This is part of my commentary series on The 39 Articles of Religion. Article 22 states:
XXII. Of Purgatory
The Romish Doctrine concerning Purgatory, Pardons, Worshipping, and Adoration, as well of Images as of Reliques, and also invocation of Saints, is a fond thing vainly invented, and grounded upon no warranty of Scripture, but rather repugnant to the Word of God.
By the late Middle Ages, a number of ancient Christian customs and traditions had taken on a life of their own. Respect for the dead, remembrances of the departed, the celebration of the Saints, reverence for sacred art, and other such things had grown from their simple pious origins into a systemic culture that the Reformers found to be “rather repugnant to the Word of God”.
Purgatory, in Roman teaching, is a place where the souls of the faithful go after death to finish the process sanctification. It’s like a temporary hell, or an extension of life’s sufferings, but with the certain promise of heaven when one’s time in Purgatory is complete. It is based on a controversial reading of 1 Corinthians 3:15 and its neighboring paragraph, and an attempt to differentiate between the “ordinary” Christian and the “perfect” Christian Saint in death. Over the centuries, a whole theological construct of prayers and indulgences for the souls in Purgatory, resulting in a literal economy of salvation, got so bloated and obviously abusive that it became the very first tipping point that led Martin Luther down the path of Reformation.
Pardons were an abuse of the godly practice of private Confessions. Out of convenience certain priests were assigned the specialty task of hearing confessions and helping local parishes in that function. Known as pardoners, these priests frequently earned for themselves rather unscrupulous reputations, accepting money in place of true penitence.
Worshiping and adoration of images and relics was another staple of medieval piety. It began with the good and godly practice of honoring the departed and upholding the truth that a human being is both soul and body – thus how we treat even a dead man’s bones is a matter of respect to that person. But over time the due veneration owed to the great Saints of the past became bloated in popular practice, often with the encouragement of the clergy, such that it became indistinguishable from the worship that is to be offered to God alone.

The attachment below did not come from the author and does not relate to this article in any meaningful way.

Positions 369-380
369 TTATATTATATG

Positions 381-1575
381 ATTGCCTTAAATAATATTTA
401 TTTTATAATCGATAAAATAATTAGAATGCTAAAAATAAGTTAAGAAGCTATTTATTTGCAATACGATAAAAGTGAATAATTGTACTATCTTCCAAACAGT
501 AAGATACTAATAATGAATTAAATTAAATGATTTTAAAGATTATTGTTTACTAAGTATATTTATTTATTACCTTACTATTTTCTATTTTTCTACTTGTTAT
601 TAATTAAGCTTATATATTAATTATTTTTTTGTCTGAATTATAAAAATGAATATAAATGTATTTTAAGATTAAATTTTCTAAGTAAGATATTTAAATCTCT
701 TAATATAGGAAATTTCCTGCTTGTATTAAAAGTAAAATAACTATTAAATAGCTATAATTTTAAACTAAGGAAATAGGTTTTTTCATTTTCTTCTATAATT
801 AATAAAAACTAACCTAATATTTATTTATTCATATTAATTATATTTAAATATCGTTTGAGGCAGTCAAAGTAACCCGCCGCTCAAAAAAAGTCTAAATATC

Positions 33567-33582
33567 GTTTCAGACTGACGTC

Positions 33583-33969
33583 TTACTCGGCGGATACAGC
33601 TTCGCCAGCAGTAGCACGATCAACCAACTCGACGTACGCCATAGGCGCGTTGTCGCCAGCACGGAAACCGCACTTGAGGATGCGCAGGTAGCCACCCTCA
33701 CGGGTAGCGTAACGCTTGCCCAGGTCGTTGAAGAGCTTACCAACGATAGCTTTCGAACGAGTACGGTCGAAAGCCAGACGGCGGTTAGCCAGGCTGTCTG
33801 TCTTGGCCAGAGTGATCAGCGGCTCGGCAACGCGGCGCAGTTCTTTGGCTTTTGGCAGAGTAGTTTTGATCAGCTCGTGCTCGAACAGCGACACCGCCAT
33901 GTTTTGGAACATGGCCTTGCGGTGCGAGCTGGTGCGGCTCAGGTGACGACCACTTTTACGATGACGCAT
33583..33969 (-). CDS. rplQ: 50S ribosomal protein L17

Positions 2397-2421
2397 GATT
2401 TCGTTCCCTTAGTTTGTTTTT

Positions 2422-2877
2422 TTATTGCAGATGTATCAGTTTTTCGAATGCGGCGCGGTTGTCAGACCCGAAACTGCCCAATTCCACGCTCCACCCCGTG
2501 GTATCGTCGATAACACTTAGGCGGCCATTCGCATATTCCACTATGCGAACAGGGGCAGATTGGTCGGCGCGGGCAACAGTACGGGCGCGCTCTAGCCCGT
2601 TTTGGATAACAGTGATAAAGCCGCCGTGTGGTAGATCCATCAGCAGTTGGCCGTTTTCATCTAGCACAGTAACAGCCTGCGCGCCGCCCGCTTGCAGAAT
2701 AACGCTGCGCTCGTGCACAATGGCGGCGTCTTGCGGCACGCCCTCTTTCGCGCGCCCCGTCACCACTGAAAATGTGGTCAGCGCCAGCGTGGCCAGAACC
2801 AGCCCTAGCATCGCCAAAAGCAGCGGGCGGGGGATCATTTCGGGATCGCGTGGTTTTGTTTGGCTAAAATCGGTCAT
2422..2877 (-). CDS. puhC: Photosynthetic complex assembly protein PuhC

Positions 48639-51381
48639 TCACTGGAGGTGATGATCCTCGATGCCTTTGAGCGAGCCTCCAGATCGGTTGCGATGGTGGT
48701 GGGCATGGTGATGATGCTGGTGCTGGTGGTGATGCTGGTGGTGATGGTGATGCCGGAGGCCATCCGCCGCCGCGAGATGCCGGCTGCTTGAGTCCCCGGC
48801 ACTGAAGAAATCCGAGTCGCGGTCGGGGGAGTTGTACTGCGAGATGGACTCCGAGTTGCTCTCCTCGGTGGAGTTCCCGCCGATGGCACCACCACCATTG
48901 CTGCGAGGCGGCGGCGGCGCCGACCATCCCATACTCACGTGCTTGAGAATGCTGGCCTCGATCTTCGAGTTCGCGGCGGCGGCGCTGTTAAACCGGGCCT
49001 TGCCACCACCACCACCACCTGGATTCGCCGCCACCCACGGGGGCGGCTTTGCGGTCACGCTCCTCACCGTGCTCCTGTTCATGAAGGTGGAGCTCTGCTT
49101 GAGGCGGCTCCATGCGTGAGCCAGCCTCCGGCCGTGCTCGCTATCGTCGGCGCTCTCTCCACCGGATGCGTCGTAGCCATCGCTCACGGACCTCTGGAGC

Most of the Protestant Reformers did away with these things entirely: no doctrine of Purgatory exists in official Protestant confessions, private confessions are only offered by the “high church” clergy in the Lutheran and Anglican churches, and the veneration of images (such as icons) is expressly forbidden in the majority of Protestant traditions. To some degree, Lutheranism resisted the iconoclastic movement (the destruction of icons and images of Christ and the Saints), and many Anglicans have taken a fresh interest in them as well, but the veneration shown by these few (as well as by Roman Catholics today) is nowhere near the overblown malpractice of the 16th century.
It is also important to note that this Article rejects the “Romish Doctrine” considering these things. This has two implications of significance. First, it points out that the Roman Catholic teachings on these subjects at the time of the Reformation were not Catholic, but an abuse particular to the Roman Church. The Eastern Orthodox Church had (and still has) versions of all these things – Purgatory, Confession, and especially veneration of Icons – but they are distinctly different from the Roman teachings and practices. This leads to the second point: that Article 22 technically only rules out the Roman teachings on these subjects. This has allowed an enabled Anglicans (particularly those of a “high church” ilk, with particular interest in the Early Church) to explore recovering the simpler Early Church doctrines on these matters, rather than throwing them out entirely. Although rare, Anglican theories of Purgatory do exist; some Anglican churches have and venerate icons; some Anglican churches offer private confessions on a regular basis.
This is one of the beauties and frustrations of The 39 Articles of Religion. Most of them read like straight-forward Protestant confessions of faith, but they were carefully written to enable (or even encourage) a rediscovery of the ancient Christian faith before the Church was divided. And, at its best, that’s what Reformation is all about: reforming what once was, rather than being revolutionaries and creating a whole new Church.